Finally, construction is now forecast to be 15% of earnings, up from 10%. The changes will be driven by the group seeking to divest $4.5bn of operations in offshore development and construction while maintaining a global investments presence. Within the $4.5bn of potential sales, $2.8bn of capital is anticipated to be released within 12 months. The restructuring will incur around -$1.2bn-$1.5bn of impairments and charges.


At its half-year results presentation in February, Lendlease revealed a gearing level of 23%, which left the market uncomfortable and led to aforementioned fears of a required capital raise. Asset sales will lead to a reduction in gearing, net of charges and impairments the sales will trigger.

Management will provide more detailed numbers with its full-year result in August, but the goal is a reduction in gearing to just above the midpoint of its earlier 10-20% preferred target. This reflects anticipated cash flows from the sale of the communities business, Ord Minnett notes, subject to ACCC approval, and settlements previously sold apartments at Barangaroo on Sydney Harbour where, incidentally, the company is headquartered.

Gearing will likely continue to moderate with planned international sales. Management now targets a lower preferred gearing range of 5-15% and expects to be within that range by the end of FY26.

The announced $500m share buyback is not dependent upon finalisation of all asset sales, Morgan Stanley points out, or gearing to drop within 5-15% target. It could happen sooner, Lendlease suggested, even if spot gearing is above target range, as long as management is confident it has line-of-sight on deleveraging.

Risky Business

Ord Minnett believes Lendlease will be able to return gearing to the range, balancing the capital drain of new developments with selling completed projects to end-buyers, and selling stakes in incomplete projects to capital partners.

The broker suggests the overall plan is a “good move”, and expects Lendlease to break ground on more sites, increase sales and improve disclosure. But projects that play out over decades have risks, leading to high uncertainty.

Back in February, Ord Minnett had a buy rating on the stock with a $13.00 target. Both are now under review.

Macquarie sees a simpler business model for the company ahead, but execution on investments with limited impairments is the key hurdle in this broker’s view.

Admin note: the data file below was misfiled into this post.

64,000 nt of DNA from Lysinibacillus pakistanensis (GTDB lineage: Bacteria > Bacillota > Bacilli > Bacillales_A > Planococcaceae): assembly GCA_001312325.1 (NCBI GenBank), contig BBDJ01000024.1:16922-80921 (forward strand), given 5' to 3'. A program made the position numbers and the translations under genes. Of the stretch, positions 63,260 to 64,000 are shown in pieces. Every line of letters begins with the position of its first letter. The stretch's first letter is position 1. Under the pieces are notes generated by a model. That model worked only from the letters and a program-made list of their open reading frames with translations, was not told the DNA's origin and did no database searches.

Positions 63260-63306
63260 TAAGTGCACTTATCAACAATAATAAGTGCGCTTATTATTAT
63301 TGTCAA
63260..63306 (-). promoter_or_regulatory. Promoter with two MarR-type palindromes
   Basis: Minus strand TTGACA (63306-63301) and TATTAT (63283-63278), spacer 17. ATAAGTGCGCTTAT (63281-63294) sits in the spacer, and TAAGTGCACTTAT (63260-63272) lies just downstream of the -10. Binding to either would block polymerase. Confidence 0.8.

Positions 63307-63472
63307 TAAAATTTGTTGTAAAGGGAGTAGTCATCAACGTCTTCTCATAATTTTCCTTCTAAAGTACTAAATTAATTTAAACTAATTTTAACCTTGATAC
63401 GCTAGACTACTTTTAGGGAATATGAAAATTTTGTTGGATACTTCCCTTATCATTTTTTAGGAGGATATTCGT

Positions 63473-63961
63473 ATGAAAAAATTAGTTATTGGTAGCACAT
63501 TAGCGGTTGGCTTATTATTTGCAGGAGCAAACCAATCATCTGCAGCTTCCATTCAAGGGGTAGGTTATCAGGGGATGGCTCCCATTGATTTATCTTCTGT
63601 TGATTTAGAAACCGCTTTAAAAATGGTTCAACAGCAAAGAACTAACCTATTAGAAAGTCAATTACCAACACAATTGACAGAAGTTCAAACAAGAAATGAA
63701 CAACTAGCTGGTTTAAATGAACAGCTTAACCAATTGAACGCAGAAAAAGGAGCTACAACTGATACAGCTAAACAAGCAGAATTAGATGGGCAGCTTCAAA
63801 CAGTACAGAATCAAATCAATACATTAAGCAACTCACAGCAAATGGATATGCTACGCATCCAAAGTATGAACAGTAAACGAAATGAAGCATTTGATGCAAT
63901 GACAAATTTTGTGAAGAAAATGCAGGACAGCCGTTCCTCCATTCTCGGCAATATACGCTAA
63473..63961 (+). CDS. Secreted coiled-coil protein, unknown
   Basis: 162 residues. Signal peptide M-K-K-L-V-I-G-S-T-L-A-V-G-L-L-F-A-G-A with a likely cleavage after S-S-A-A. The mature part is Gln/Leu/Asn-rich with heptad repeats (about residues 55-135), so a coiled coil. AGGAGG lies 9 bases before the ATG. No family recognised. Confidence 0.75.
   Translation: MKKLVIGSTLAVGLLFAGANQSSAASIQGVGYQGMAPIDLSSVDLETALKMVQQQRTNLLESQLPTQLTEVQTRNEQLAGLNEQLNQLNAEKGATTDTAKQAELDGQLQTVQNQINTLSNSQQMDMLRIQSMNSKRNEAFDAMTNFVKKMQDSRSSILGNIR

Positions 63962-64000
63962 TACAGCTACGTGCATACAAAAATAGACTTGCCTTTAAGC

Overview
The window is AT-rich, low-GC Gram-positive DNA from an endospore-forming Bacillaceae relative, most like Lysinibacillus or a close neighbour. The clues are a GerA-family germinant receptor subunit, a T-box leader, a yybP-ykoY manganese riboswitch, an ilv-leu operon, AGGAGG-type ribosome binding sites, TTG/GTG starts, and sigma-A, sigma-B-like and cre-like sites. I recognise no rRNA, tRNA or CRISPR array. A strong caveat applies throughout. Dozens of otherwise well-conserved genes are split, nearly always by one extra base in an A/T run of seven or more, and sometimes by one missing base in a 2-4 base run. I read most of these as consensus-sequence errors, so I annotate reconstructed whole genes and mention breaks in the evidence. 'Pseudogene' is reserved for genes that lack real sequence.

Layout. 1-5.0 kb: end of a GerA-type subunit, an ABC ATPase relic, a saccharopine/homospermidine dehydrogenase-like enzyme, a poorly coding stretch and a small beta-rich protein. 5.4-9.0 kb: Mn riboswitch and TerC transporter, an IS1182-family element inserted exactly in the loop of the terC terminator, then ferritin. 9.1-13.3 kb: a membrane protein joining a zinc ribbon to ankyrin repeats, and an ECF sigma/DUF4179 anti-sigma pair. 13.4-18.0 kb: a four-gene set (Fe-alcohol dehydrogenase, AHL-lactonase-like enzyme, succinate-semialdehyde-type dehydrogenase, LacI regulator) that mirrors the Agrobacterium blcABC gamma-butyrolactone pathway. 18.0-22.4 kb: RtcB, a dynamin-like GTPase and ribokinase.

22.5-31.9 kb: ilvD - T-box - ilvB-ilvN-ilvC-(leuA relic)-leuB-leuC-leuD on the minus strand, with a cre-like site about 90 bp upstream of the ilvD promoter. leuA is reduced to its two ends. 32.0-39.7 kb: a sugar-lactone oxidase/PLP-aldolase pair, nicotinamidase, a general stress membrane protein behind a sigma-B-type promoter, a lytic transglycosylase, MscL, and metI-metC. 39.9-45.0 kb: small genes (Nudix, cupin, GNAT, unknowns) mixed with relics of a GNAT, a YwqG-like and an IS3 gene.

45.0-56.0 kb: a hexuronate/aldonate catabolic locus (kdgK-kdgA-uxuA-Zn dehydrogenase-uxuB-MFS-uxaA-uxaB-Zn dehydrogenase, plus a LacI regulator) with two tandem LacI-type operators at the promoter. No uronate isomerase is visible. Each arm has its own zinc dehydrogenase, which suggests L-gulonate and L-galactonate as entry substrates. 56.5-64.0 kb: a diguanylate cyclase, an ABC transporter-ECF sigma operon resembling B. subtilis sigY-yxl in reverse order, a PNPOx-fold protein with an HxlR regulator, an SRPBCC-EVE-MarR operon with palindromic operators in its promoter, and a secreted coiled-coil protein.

Macquarie is advising the company and thus is under research restriction, unable to provide a rating or target.

Following a brief update, Morgan Stanley has retained an Equal-weight rating and a $7.35 target, with an “in line” view of the industry.

Lendlease cited $27bn of early-stage projects to add to the existing $13bn pipeline, but the earnings may take many years to recover post asset sales and redeployment of capital, UBS warns. Any success in exiting offshore needs to be balanced by remaining at a relevant scale/capability to win new projects.

Given the risk in refocusing to the core, UBS retains a Neutral rating with a $7.10 target.

Citi believes investors will remain cautious on Lendlease due to the complexity of the business restructuring involving the divestment of $4.5bn in assets.

The broker highlights $2.8bn out of the total is already on the market and there are expectations of sales within the next 12-months, with the remaining $1.7bn taking longer to secure, management suggesting FY25-FY28.

Citi emphasises the shares could re-rate to $8.00 on successful asset sales, so execution is key. This broker retains a Neutral rating and $6.90 target.

Of the five brokers monitored daily by FNArena that cover Lendlease, three have Hold or equivalent ratings, one is restricted and one is reviewing its numbers. Of the three, target price consensus is $7.12.

Barrenjoey (not monitored daily) likes the new strategy, which should see Lendlease deliver higher quality earnings, and this is coupled with the prospect of a material capital return and lower forecast gearing. However, Barrenjoey is cautious on the execution risks.

Barrenjoey retains its Underweight rating with a $6.25 target.